IT was built to defend the most northerly outpost of the Roman empire from their most feared enemy, the Caledonians.

Emperor Antoninus Pius ordered the building of the Antonine Wall in AD 140, which stretched 37 miles from modern Bo’ness on the Firth of Forth to Old Kilpatrick on the River Clyde.

However, despite achieving Unesco World Heritage Status in 2008, awareness of the history and significance of the Antonine Wall amongst the Scottish public is said to be limited, dwarfed by the more visible legacy of Hadrian’s Wall.

This could all change after a mainly community-led project surpassed thousands in the UK to be held up as a European model.

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Rediscovering the Antonine Wall, led by West Dunbartonshire Council, includes Roman-themed playparks designed by local children and a Roman Baths trail in Bearsden, complete with the sound of soldiers chattering in Latin. A pilot project is also planned that will take elderly and those with limited mobility along the route in Trishaws.


The £2.1million project is the only one in the UK to be included in a new guide by Cultural Heritage in Action.

Professor David Breeze, formerly of Historic Scotland, has excavated and written about the site and was involved in the project in its infancy. He hopes the Antonine Wall, with its remains of ramparts, steep ditches, forts and bath houses, could become a popular and historically rich walking route.

“It’s not well known, even in Scotland,” said Mr Breeze. “It’s not as visually obvious as Hadrian’s Wall and it hasn’t really captured our imagination, but it has a lot to offer.


“Around five miles of it are state-owned and it’s now becoming a great walking route.

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“For 20-25 years it was the north west frontier of the Roman empire but it’s not quite the furthest point that the Romans reached because they got up into modern Aberdeenshire and they sailed round Britain.

“A lot of people think the Antonine Wall was the furthest point they reached.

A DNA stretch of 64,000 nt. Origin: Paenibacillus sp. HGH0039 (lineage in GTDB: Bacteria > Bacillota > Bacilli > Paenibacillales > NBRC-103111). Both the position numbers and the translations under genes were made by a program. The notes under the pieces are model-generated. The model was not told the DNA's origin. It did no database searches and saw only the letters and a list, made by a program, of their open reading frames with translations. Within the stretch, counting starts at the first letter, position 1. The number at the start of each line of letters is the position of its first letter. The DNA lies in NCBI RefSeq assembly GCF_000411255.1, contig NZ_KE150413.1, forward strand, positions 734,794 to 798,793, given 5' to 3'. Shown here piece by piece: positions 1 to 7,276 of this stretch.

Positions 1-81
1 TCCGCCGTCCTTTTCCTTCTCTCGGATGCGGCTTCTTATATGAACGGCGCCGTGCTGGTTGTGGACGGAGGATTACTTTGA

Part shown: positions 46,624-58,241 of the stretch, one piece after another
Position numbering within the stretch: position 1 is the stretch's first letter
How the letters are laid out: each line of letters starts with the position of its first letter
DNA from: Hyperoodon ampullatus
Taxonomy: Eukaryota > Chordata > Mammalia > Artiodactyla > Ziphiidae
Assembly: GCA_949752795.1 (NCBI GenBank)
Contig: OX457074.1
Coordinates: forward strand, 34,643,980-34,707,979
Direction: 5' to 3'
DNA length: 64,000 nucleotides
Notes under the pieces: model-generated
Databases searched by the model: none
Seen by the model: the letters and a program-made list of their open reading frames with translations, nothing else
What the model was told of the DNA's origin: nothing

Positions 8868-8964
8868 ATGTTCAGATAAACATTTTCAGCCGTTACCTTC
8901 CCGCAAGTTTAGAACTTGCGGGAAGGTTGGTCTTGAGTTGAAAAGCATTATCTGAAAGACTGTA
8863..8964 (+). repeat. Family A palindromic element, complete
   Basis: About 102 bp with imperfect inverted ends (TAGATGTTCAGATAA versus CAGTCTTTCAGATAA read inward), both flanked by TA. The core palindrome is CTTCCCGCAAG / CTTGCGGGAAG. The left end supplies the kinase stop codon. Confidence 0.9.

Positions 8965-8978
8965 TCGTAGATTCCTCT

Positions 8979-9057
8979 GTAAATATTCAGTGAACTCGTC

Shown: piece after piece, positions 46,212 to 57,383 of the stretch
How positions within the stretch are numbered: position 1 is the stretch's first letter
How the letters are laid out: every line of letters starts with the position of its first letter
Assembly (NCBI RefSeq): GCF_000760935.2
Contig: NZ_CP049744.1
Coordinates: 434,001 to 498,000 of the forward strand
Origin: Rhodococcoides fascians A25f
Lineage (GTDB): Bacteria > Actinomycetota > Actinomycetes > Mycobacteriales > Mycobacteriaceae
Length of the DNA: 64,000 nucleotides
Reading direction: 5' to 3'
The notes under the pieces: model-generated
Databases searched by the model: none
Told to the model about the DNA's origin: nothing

“The Romans used forts and towers along their frontier line and this clearly wasn’t working for them. They wanted control of people moving in and out of their empire, to stop raiding.”


Between 16 and 19 forts were built along the length of the wall to house the many hundreds of Roman soldiers that manned this cold, new frontier. 

On the north side a deep ditch was dug to further impress and deter the feared Caledonians.

Raiding was a problem because the Roman empire was rich. 

“There is no evidence the people between Hadrian’s Wall and the Antonine Wall were troublesome. The real enemy was always the Caledonians.

“We are not quite sure where they lived, probably Strathmore. They are not in the Highlands, it wasn’t agriculturally rich enough to support a big population.”

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The Romans never fully occupied Caledonia, which roughly corresponds to modern day Scotland. The wall failed to deter raiders and is thought to have been abandoned around the 160s. 

“It’s possible that what happened was that there was more serious were released for the fighting there.”


The £2.1m heritage project was chosen after a bid by Historic Environment Scotland in partnership with West Dunbartonshire Council and the other five local authorities the wall runs through.

Future plans include replica stone distance slabs and sculptures along the route and Roman-inspired community gardens.

“The crucial thing is that this is a grassroots project,” said Mr Breeze. “In the case of the playparks, the organisers went out to talk to the children to ask what they wanted.”

Patricia Weeks, deputy head of World Heritage and Antonine Wall coordinator at Historic Environment Scotland, said: “The project has really showcased the important role World

"Heritage sites can play to ensure local people can enjoy the internationally significant history on their doorstep.”